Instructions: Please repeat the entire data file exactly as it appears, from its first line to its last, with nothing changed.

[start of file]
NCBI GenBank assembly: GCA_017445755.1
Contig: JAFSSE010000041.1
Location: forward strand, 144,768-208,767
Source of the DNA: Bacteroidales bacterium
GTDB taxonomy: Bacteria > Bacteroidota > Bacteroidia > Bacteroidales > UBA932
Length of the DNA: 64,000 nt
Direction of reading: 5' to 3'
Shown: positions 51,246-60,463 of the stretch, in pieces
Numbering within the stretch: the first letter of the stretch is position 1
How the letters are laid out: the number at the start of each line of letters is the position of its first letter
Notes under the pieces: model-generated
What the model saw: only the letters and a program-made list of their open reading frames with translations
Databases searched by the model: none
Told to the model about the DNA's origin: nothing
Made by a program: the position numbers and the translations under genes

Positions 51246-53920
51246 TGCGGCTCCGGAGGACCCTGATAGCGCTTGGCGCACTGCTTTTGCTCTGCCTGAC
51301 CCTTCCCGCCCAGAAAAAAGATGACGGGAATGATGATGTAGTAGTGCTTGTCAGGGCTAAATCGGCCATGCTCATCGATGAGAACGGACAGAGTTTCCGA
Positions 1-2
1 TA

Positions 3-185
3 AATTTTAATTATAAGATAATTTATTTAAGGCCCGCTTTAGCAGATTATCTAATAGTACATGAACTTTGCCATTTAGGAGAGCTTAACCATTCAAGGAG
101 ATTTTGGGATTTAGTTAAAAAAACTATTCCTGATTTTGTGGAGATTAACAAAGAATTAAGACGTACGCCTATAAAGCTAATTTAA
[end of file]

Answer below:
NCBI GenBank assembly: GCA_017445755.1
Contig: JAFSSE010000041.1
Location: forward strand, 144,768-208,767
Source of the DNA: Bacteroidales bacterium
GTDB taxonomy: Bacteria > Bacteroidota > Bacteroidia > Bacteroidales > UBA932
Length of the DNA: 64,000 nt
Direction of reading: 5' to 3'
Shown: positions 51,246-60,463 of the stretch, in pieces
Numbering within the stretch: the first letter of the stretch is position 1
How the letters are laid out: the number at the start of each line of letters is the position of its first letter
Notes under the pieces: model-generated
What the model saw: only the letters and a program-made list of their open reading frames with translations
Databases searched by the model: none
Told to the model about the DNA's origin: nothing
Made by a program: the position numbers and the translations under genes

Positions 51246-53920
51246 TGCGGCTCCGGAGGACCCTGATAGCGCTTGGCGCACTGCTTTTGCTCTGCCTGAC
51301 CCTTCCCGCCCAGAAAAAAGATGACGGGAATGATGATGTAGTAGTGCTTGTCAGGGCTAAATCGGCCATGCTCATCGATGAGAACGGACAGAGTTTCCGA
Positions 1-2
1 TA

Positions 3-185
3 AATTTTAATTATAAGATAATTTATTTAAGGCCCGCTTTAGCAGATTATCTAATAGTACATGAACTTTGCCATTTAGGAGAGCTTAACCATTCAAGGAG
101 ATTTTGGGATTTAGTTAAAAAAACTATTCCTGATTTTGTGGAGATTAACAAAGAATTAAGACGTACGCCTATAAAGCTAATTTAA